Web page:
Budget 2012: Environment
In President Obama's new budget plan, the idea of comprehensive climate legislation appears to have disappeared into thin air
The phrase cap and trade -- the touchstone of the climate legislation battles over the past two years -- does not appear in the 216-page budget summary. Nor is there any mention of climate legislation or its impact. In fiscal year 2011, the administration included a line in its revenue projections for climate change legislation, but it left it blank because it said that climate change laws would be deficit neutral after using revenues to pay for investments in new technology and to offset higher energy prices for "vulnerable families."
There are still references to "climate" and the budget says the president remains committed to cutting greenhouse emissions by 17 percent below 2005 levels by 2020. But the items in the budget are smaller and piecemeal. There are a few million dollars in the Agriculture Department budget for climate research, a nod toward climate science in the Commerce Department, money for promoting electric vehicles and more efficient buildings in the Energy Department budget, and $73 million in the Interior budget to permit renewable energy projects on federal land.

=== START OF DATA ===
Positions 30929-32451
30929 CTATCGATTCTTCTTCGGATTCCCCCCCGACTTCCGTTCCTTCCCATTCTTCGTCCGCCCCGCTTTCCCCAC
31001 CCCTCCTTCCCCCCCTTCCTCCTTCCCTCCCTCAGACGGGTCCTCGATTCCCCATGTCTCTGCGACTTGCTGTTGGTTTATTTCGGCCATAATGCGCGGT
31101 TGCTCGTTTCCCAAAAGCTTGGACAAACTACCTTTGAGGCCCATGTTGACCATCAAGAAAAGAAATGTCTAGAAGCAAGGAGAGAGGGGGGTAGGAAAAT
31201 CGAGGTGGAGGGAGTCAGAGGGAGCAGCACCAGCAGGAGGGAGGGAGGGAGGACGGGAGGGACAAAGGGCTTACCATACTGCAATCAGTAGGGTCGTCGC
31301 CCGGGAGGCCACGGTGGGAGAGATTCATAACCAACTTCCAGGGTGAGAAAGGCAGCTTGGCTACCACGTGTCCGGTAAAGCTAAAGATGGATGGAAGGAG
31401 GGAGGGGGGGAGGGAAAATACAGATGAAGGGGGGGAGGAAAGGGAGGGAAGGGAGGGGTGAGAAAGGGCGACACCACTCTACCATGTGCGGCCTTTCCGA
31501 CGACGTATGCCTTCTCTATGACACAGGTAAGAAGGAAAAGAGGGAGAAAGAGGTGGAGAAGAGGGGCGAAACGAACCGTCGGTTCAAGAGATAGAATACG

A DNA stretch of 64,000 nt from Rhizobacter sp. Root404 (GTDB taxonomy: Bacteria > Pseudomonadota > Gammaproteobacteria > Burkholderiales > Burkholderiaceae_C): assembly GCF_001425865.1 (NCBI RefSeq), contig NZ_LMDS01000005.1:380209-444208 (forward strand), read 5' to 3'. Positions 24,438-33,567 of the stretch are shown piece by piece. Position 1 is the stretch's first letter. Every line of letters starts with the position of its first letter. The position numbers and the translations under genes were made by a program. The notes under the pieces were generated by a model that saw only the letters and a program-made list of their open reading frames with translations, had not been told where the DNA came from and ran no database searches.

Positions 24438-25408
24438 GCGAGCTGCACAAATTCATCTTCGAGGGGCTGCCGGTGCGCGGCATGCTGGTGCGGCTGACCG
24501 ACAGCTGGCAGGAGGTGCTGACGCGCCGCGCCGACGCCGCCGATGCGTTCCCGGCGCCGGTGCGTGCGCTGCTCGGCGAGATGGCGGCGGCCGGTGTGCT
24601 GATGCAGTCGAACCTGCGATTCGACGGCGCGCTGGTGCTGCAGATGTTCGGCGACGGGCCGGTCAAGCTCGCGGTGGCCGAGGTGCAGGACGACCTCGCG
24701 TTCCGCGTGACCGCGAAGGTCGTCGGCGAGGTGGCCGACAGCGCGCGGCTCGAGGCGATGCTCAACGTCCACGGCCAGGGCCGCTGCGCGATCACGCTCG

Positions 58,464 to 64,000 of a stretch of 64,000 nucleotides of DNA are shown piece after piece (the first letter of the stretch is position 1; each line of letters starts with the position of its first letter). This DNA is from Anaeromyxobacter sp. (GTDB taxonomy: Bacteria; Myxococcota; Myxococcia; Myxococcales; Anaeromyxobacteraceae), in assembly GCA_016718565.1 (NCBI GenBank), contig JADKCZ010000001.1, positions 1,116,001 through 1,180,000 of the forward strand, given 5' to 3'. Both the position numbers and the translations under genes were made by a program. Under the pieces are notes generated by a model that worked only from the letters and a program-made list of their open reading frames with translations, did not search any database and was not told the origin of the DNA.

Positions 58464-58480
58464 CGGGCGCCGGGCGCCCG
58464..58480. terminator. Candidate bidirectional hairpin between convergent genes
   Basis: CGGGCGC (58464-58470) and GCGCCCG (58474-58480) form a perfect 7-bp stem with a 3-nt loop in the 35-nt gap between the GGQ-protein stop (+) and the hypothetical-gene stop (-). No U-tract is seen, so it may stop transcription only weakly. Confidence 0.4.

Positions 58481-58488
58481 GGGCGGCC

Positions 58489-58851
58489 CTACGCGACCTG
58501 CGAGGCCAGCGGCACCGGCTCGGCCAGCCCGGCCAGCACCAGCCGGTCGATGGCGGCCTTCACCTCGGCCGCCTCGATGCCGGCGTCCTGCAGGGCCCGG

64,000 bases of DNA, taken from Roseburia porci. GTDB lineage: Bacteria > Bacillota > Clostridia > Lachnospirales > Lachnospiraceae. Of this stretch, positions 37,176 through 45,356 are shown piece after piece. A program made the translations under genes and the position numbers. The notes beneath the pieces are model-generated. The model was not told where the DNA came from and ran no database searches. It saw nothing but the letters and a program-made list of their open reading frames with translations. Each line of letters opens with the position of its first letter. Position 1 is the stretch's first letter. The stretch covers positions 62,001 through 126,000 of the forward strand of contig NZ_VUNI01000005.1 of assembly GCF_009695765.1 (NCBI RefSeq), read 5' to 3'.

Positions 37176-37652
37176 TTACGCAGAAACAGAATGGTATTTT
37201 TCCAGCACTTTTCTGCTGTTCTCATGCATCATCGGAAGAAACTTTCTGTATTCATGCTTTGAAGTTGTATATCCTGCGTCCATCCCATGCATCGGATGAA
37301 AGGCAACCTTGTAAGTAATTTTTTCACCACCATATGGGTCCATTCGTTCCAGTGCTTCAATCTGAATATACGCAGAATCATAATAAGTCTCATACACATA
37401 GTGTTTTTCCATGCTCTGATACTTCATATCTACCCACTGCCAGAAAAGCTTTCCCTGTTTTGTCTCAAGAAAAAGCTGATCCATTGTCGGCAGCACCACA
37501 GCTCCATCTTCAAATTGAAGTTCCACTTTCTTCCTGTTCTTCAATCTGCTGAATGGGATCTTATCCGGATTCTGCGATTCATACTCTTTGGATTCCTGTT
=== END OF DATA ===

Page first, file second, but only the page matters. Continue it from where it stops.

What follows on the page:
To some extent, the change in language is both a recognition of the changed political dynamics in Washington, and an effort to head off a GOP assault on the president's clean energy priorities. House Republicans have already unveiled priorities that would slash the Environmental Protection Agency's annual budget, and cut some of Obama's top programs aimed at curbing the nation's carbon output.
| February 14, 2011; 12:08 PM ET
Categories: 44 The Obama Presidency
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